Eighty people completed the Sustainable Small Farming and Ranching Overview course class and 87 percent completed farm plans. Forty-nine people completed the business planning classes. The county now has 42 new food producers or value added businesses. The course was cited as a big reason for the 32 percent growth in the Port Townsend farmers market this year -- the market has grown from $60,000 (4 years ago) to over $500,000 this year. Six people from the class are also selling regularly at the local food coop. All of the students reported that they rated these courses in the top 10 percent they’ve ever taken. Jefferson County had its first cheese production starting in 2006 as a result of the business planning class. The local Economic Development Council cited the growing food economy as the #1 county business success of 2005. County commissioners unanimously voted that supporting small agriculture was a priority. In this county, former students continue to network with one another and have formed a food and farming coalition, with monthly meetings.

Pierce County
With sponsorship from this grant, thirty-two new farmers in Pierce successfully completed the semester-long sustainable agricultural overview course. Thirty-three students completed the business planning classes. Four of the students completed a whole farm plan for their land or land they would like to someday obtain. The remainder of the students made significant progress toward completing their whole farm plan and presented their ideas to the rest of the class. Several former students have started up new farming operations. For example, two students are now operating CSA farms, one has started a farm stand, and another has purchased a livestock farm in eastern Washington. One of the students purchased 30 acres in Snohomish County and has posted his farm plan on the Web. His farm plan and photos of his land can be found at the following web address: . Examples of the types of farms planned in the class varied from mixed vegetable market and CSA farms, a micro diary, a beef/compost operation, a winery, a wool business, a custom tractor operation, a bed and breakfast, and a working livestock farm.

Snohomish County
Fifty students completed the sustainable farming overview course and forty-five completed the farm business planning course in Snohomish County with sponsorship from this grant. Again, evaluations were highly favorable with nearly all students indicating that they would make management changes to existing farm operations or modify their plans for a start-up operation as a result of taking the class. Several new market and CSA farms started up as a result of the class. In addition, several livestock producers developed value-added products.

Overall, one of tne of the most important outcomes we found from all the courses is that participants begin to take advantage of other WSU resources after they complete the courses. Surveys of past students from all counties combined indicated that 97 percent had an increased awareness of other university resources on small and sustainable farming and 80 percent had already participated in additional educational activities. Past students tend to remain actively involved in networks with one another and with other agricultural service providers. After taking the class, students tend to become active users of our WSU Small Farms Listserve, our electronic calendars and newsletters, and our website. Past students have also become community leaders on agricultural issues; for example by serving on local agricultural commissions and leadership roles in local farm organizations.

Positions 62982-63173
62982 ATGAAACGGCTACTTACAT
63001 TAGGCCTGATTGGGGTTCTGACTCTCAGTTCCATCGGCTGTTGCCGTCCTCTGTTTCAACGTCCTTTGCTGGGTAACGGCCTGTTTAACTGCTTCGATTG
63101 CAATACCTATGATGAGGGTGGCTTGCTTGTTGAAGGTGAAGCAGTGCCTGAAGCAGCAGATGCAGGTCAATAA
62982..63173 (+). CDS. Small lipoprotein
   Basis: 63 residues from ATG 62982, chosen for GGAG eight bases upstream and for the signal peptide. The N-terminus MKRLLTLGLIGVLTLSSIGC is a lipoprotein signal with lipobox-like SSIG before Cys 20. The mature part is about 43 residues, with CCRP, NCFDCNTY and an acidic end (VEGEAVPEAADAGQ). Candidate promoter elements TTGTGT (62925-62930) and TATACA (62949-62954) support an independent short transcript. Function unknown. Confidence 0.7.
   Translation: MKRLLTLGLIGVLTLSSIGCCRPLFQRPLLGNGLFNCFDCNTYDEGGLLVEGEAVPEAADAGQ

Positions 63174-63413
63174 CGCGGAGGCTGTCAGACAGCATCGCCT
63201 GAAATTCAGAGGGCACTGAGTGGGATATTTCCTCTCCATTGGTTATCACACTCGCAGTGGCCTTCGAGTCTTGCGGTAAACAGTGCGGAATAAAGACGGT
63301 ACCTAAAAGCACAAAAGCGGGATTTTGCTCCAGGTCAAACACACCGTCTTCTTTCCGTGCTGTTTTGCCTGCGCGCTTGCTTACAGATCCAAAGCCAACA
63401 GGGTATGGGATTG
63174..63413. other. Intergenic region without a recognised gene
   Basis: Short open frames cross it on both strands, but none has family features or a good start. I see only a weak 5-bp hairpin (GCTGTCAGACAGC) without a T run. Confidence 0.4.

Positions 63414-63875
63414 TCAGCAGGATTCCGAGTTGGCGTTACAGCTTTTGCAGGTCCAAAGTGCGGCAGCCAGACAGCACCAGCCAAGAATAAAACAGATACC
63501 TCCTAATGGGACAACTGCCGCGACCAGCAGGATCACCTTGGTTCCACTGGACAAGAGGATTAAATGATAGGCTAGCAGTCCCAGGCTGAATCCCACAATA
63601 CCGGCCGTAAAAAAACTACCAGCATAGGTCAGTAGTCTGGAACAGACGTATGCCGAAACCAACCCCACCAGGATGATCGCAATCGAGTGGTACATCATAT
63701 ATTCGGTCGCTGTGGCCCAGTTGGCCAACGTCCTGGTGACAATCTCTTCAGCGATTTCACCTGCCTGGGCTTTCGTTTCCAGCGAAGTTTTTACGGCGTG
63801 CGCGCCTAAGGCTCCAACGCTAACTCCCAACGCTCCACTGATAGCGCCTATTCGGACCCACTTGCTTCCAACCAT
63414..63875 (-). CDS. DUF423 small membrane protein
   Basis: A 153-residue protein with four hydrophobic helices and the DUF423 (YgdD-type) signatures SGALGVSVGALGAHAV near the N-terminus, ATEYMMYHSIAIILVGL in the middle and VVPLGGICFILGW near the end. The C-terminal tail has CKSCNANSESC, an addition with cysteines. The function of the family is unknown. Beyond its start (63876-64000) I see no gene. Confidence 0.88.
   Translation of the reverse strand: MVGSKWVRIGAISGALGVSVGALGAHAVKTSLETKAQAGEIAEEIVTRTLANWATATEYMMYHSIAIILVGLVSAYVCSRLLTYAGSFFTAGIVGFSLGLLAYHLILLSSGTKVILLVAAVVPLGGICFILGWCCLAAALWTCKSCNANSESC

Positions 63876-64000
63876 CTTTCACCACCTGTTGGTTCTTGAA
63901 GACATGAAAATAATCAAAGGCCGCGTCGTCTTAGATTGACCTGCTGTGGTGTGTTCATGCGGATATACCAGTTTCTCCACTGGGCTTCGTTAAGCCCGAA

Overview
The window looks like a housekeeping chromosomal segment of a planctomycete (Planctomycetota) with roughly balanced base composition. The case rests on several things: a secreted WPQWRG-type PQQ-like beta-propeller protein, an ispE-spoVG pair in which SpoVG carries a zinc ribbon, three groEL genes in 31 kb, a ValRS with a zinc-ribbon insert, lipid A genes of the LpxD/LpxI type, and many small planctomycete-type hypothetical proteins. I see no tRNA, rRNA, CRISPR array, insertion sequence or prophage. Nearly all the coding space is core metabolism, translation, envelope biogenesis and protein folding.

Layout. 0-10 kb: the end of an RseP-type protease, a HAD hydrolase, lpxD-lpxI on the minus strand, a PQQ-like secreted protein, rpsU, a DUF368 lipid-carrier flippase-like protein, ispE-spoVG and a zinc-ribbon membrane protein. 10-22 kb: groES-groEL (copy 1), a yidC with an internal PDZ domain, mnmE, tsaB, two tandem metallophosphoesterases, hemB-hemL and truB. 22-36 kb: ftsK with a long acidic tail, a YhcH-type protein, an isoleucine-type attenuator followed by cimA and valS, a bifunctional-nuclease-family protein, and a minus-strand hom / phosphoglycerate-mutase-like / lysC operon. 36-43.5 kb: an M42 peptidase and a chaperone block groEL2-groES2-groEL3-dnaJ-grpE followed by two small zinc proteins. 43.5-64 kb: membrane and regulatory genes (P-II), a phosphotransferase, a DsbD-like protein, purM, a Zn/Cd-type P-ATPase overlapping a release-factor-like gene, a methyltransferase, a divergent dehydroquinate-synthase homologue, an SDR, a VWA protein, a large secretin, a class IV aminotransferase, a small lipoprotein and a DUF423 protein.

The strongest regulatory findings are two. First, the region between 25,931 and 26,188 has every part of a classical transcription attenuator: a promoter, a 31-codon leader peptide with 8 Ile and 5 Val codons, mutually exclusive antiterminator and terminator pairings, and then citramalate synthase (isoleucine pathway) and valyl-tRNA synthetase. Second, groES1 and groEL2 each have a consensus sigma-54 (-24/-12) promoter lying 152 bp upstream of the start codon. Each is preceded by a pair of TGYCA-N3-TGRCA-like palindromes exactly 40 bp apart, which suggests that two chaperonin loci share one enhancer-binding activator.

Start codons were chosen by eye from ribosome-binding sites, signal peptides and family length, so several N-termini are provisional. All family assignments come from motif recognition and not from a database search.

While important mentoring has been taking place between the students and the farmers regularly invited to give presentations in the classes and host field visits, developing a formal internship or mentorship program has been the most challenging aspect of our program. One of the most immediate problems we found was that our students did not have the ability to do a traditional on-farm internship or apprenticeship because they tended to be older with pre-existing commitments to jobs and families and perhaps already have their own farms to manage. Other challenges include finding ways to monitor the content that farmers teach to students; identifying farmers who are willing to invest time in teaching new farmers; the liability and insurance issues encountered on farms when hosting interns, and finding current and aspiring farmers who have the time and interest for a formal mentorship. To address the issue of monitoring the content of a mentorship, our Cultivating Success program, organized jointly with the University of Idaho, has developed a training handbook and a one-day training program for farmers interested in being mentors (see Several of our cooperating farmers, including Henning Sehmsdorf, LoraLea Misterly,Terri Carkner have participated in this farmer training. Traditional summer internships have been taking place on these farms each summer since 2005. Finding additional farmers to serve as mentors has been difficult because of the time commitment and because many farmers have had unpleasant experiences with interns or apprentices in the past and are somewhat reluctant to repeat the experience.